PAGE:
The future of fall: The science behind autumn color and implications of climate change

Fall Colors
The greens of conifers and a few deciduous trees that have yet to turn color contrast with the leaves of those that have at Willow State Park, Hudson, Wis., in this drone photo taken Sept. 17, 2019. Sally Shepherd / RiverTown Multimedia

Now that kids are back in school, the sun is setting before 8 p.m. and nights require more than a sheet to keep warm, thoughts are beginning to turn to the much-loved season of fall. In Minnesota and Wisconsin, autumn means pumpkin patches, apple cider and, of course, the changing of leaf colors.

According to Explore Minnesota, there are numerous factors that tell trees that it is time to begin to turn and eventually drop leaves. These include:

  • Decreasing daylight

  • The beginning of long, cool nights

  • Moist soil

Years that are wetter than average (this year, for example, was one of the wettest on record) usually result in brighter, more vibrant colors.

Autumn is also a good time to check to see if trees are healthy. According to Davey Proven Solutions for a Growing World, an organization that has a focus on trees, “early fall color can be a sign of tree stress.”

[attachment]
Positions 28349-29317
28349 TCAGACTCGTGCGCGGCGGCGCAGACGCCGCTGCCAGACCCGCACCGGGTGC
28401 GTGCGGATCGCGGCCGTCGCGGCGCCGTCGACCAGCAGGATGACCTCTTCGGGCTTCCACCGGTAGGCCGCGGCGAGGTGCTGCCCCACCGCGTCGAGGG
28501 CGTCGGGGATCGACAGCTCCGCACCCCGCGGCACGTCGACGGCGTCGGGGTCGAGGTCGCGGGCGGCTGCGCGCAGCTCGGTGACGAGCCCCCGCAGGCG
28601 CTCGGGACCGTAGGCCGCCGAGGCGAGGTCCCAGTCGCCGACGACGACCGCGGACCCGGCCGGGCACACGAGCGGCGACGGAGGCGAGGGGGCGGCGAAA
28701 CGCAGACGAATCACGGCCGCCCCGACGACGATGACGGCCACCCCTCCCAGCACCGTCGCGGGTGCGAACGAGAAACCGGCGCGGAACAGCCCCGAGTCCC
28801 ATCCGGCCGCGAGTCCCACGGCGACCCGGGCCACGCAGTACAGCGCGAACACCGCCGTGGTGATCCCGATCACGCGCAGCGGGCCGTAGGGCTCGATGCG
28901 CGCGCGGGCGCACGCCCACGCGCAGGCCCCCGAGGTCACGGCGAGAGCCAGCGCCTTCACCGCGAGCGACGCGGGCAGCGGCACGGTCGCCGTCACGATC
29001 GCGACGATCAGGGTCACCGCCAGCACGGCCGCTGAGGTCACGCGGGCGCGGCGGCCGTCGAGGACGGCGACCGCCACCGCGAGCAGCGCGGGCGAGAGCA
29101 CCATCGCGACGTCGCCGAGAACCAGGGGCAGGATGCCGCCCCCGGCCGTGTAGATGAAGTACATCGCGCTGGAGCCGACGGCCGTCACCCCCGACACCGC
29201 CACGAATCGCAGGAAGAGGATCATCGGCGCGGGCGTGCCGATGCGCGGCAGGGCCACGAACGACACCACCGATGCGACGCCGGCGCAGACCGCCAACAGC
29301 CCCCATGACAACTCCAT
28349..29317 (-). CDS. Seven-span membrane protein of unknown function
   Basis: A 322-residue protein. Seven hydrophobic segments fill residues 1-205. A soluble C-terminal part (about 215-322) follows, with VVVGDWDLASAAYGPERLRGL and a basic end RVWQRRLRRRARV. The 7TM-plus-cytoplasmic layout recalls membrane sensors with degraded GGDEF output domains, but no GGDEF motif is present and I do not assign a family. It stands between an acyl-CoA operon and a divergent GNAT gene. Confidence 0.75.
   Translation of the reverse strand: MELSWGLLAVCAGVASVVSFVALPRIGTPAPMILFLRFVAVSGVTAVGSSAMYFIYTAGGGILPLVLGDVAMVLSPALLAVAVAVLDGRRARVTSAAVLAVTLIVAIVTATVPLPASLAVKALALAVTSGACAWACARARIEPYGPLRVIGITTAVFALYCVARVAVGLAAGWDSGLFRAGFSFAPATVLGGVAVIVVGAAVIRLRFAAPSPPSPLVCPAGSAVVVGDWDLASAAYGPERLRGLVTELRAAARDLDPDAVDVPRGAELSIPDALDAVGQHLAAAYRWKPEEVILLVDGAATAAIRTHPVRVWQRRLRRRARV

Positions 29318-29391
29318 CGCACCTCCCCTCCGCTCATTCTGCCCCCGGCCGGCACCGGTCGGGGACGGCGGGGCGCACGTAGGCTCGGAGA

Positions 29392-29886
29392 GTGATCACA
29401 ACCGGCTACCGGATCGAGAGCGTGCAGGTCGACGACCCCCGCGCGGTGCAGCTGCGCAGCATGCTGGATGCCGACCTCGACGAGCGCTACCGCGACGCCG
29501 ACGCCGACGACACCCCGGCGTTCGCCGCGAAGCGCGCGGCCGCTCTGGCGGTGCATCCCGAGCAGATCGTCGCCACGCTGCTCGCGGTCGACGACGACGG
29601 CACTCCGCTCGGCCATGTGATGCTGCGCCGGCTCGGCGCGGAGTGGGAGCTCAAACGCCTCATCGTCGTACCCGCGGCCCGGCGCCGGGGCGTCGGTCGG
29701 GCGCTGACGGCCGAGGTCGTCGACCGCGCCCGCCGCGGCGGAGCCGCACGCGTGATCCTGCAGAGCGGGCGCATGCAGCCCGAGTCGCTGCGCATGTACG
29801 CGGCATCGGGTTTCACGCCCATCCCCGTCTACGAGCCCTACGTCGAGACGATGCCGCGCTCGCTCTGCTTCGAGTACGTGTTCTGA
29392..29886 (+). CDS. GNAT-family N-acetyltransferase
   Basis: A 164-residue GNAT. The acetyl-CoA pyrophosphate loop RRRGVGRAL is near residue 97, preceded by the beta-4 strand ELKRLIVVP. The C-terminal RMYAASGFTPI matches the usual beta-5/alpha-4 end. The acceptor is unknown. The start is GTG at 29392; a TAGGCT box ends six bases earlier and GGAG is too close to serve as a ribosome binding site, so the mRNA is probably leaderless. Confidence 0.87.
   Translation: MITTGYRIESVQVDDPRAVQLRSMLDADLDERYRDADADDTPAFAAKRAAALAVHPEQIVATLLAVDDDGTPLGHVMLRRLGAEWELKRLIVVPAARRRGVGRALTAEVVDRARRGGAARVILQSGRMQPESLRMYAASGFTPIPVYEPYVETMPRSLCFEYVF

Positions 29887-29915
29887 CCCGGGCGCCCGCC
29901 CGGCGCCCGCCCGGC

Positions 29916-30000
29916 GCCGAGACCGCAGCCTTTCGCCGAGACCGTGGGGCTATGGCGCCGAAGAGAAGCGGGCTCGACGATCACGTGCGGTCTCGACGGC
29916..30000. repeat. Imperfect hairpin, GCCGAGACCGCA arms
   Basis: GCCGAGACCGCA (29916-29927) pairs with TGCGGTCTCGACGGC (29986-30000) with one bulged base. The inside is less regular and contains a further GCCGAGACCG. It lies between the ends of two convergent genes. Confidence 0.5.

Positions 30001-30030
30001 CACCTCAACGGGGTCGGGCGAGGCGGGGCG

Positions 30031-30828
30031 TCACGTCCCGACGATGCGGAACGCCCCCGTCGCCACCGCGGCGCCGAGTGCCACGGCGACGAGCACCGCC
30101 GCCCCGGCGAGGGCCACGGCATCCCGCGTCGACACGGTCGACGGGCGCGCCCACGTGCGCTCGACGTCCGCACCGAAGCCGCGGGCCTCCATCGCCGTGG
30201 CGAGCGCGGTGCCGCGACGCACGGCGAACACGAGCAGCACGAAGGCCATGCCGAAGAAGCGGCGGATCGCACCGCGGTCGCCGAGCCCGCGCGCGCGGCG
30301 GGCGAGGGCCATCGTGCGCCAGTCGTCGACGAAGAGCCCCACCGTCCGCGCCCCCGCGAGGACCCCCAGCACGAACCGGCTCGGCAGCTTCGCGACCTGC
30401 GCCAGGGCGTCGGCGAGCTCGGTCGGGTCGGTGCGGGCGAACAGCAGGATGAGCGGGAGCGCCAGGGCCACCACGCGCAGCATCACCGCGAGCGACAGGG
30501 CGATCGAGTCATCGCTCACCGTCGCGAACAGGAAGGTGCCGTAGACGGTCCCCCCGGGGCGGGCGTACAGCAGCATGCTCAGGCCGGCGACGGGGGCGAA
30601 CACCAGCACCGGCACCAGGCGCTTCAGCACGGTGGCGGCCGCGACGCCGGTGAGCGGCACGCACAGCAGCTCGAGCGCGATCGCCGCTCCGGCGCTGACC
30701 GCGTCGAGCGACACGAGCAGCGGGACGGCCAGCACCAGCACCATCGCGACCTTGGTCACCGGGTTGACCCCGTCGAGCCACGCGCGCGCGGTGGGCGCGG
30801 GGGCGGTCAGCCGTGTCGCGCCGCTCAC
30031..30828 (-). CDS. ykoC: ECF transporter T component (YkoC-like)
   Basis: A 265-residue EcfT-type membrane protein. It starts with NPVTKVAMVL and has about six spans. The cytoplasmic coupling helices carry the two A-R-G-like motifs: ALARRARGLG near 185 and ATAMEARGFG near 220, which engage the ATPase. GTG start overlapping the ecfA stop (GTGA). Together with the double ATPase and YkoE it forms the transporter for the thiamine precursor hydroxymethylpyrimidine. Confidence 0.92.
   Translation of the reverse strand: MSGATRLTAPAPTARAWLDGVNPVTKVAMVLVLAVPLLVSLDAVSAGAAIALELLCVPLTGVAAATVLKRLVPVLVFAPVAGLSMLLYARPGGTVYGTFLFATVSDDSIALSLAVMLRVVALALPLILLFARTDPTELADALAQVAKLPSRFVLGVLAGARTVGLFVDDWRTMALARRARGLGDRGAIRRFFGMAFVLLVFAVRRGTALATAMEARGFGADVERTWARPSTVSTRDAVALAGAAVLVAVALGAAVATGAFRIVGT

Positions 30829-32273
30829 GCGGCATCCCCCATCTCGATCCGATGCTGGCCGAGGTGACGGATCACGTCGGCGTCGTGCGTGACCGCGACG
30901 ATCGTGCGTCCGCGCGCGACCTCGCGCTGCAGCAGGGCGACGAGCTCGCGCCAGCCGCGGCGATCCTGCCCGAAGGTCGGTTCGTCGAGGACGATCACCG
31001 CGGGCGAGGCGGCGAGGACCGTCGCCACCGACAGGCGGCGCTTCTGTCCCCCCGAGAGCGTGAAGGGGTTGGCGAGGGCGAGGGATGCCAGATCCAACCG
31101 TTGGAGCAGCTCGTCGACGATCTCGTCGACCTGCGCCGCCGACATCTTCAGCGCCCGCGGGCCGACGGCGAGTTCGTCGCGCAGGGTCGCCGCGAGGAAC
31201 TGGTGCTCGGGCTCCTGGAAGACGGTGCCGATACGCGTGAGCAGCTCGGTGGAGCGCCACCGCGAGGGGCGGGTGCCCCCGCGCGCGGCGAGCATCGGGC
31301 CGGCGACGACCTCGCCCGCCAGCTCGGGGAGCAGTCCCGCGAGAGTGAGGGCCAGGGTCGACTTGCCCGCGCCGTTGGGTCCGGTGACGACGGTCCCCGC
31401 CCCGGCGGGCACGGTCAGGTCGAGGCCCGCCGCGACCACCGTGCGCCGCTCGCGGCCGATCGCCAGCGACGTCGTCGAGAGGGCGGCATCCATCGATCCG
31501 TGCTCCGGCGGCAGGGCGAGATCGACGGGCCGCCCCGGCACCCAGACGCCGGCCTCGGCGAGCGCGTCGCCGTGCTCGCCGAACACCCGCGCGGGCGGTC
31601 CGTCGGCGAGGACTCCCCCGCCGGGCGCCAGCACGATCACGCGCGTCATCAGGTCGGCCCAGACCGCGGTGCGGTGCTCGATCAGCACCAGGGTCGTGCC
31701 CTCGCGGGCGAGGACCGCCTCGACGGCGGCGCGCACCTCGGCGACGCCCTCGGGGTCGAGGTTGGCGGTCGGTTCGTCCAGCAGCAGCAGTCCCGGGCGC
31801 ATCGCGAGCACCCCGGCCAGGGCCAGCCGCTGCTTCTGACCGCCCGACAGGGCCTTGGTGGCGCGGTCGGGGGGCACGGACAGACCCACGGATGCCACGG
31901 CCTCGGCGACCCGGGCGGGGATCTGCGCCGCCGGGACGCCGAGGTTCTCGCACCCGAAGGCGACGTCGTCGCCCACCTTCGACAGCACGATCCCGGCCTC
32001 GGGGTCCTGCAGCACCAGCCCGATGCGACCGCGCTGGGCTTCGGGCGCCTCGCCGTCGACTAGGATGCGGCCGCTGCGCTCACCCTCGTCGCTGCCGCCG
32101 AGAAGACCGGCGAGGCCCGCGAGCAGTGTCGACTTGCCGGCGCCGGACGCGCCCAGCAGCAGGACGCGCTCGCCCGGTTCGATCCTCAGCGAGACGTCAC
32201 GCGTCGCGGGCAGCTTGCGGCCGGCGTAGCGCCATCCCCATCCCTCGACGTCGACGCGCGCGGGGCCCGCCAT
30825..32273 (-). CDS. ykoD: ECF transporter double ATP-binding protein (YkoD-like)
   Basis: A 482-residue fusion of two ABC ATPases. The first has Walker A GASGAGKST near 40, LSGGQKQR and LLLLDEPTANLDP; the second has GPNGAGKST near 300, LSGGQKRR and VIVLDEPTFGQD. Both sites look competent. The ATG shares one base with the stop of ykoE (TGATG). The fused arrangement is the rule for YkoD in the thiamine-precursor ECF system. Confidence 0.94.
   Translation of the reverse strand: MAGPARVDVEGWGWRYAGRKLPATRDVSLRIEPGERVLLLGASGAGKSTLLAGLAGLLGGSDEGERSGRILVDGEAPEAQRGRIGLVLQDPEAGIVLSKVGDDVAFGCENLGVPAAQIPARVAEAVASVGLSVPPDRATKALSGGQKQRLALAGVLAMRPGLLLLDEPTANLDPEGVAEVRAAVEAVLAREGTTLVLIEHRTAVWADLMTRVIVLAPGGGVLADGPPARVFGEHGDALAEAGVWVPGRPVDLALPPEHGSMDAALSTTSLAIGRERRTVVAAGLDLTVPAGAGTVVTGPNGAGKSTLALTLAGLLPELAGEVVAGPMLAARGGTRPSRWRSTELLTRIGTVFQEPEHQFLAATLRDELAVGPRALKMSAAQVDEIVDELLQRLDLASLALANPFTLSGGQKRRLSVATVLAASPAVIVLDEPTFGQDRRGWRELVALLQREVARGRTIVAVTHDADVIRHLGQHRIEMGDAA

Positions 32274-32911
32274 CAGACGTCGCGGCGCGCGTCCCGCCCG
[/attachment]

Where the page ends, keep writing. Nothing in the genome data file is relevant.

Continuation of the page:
Davey suggests four steps for keeping trees healthy:

  • Hydrate the area under the tree’s branches.

  • Put a long screwdriver into the ground. If the ground is hard, the tree needs more water.

  • Add 2 to 3 inches of mulch around the tree to reduce moisture loss and maintain soil temperature.

  • Fertilize as needed.

While these steps help individual trees, it should be noted that scientists believe that as the climate continues to change, autumn colors and patterns through out the region and country will also change.

Yingying Xie wrote an article for Yale Climate Connections. In it she writes:

“Global warming is bringing changes to the region’s fall colors. In general, warmer temperatures cause leaves to turn color later in the season.”

Climate changes can result in shorter color seasons and less predictable color peaks.

In an article on PBS’s website, Susan M. Brackney echoes Xie’s claims. Brackney writes:

“Cool temperatures and moist soil are optimal for the most spectacular displays of fall color. However, with the earth’s rising temperatures and more extreme weather events, autumn might not look or feel quite like it has in the past.”

While fall colors may become more unpredictable in the future, Minnesota and Wisconsin organizations have tools in place to try and help tourists find the optimal time to see fall colors.

Explore Minnesota’s website includes a chart of regions in the state and the percentage of trees that are at peak color. For the region around Red Wing and Pierce County, the peak colors usually appear in late September to early October.

For more information about local color changes and the impact of climate, visit

You can find Wisconsin's full fall color report at Videos show brilliant colors at such spots at Tim's Hill in Price County.

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